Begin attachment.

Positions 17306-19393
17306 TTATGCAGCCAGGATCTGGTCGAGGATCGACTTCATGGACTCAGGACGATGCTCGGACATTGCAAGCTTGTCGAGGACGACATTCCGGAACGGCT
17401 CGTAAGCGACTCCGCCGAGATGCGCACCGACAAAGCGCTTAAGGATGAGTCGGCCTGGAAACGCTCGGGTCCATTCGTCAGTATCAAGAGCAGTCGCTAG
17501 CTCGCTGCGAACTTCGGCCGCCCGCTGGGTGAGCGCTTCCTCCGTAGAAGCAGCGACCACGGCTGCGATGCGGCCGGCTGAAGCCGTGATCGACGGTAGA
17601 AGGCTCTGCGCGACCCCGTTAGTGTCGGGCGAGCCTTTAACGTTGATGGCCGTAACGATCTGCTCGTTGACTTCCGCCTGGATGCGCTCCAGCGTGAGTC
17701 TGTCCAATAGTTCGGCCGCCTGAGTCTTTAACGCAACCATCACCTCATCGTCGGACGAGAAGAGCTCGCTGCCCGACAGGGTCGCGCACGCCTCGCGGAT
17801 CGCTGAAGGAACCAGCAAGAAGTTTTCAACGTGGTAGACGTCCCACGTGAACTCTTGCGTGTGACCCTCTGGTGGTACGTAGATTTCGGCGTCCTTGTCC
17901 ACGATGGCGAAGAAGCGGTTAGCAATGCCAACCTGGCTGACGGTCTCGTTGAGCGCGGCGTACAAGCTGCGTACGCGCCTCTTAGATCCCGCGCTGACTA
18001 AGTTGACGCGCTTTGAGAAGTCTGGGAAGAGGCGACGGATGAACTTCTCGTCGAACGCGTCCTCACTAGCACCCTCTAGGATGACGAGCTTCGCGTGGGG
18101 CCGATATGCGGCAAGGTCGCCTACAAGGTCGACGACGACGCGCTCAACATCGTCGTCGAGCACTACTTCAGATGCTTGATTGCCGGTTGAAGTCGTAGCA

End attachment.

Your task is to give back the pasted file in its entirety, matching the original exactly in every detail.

Positions 17306-19393
17306 TTATGCAGCCAGGATCTGGTCGAGGATCGACTTCATGGACTCAGGACGATGCTCGGACATTGCAAGCTTGTCGAGGACGACATTCCGGAACGGCT
17401 CGTAAGCGACTCCGCCGAGATGCGCACCGACAAAGCGCTTAAGGATGAGTCGGCCTGGAAACGCTCGGGTCCATTCGTCAGTATCAAGAGCAGTCGCTAG
17501 CTCGCTGCGAACTTCGGCCGCCCGCTGGGTGAGCGCTTCCTCCGTAGAAGCAGCGACCACGGCTGCGATGCGGCCGGCTGAAGCCGTGATCGACGGTAGA
17601 AGGCTCTGCGCGACCCCGTTAGTGTCGGGCGAGCCTTTAACGTTGATGGCCGTAACGATCTGCTCGTTGACTTCCGCCTGGATGCGCTCCAGCGTGAGTC
17701 TGTCCAATAGTTCGGCCGCCTGAGTCTTTAACGCAACCATCACCTCATCGTCGGACGAGAAGAGCTCGCTGCCCGACAGGGTCGCGCACGCCTCGCGGAT
17801 CGCTGAAGGAACCAGCAAGAAGTTTTCAACGTGGTAGACGTCCCACGTGAACTCTTGCGTGTGACCCTCTGGTGGTACGTAGATTTCGGCGTCCTTGTCC
17901 ACGATGGCGAAGAAGCGGTTAGCAATGCCAACCTGGCTGACGGTCTCGTTGAGCGCGGCGTACAAGCTGCGTACGCGCCTCTTAGATCCCGCGCTGACTA
18001 AGTTGACGCGCTTTGAGAAGTCTGGGAAGAGGCGACGGATGAACTTCTCGTCGAACGCGTCCTCACTAGCACCCTCTAGGATGACGAGCTTCGCGTGGGG
18101 CCGATATGCGGCAAGGTCGCCTACAAGGTCGACGACGACGCGCTCAACATCGTCGTCGAGCACTACTTCAGATGCTTGATTGCCGGTTGAAGTCGTAGCA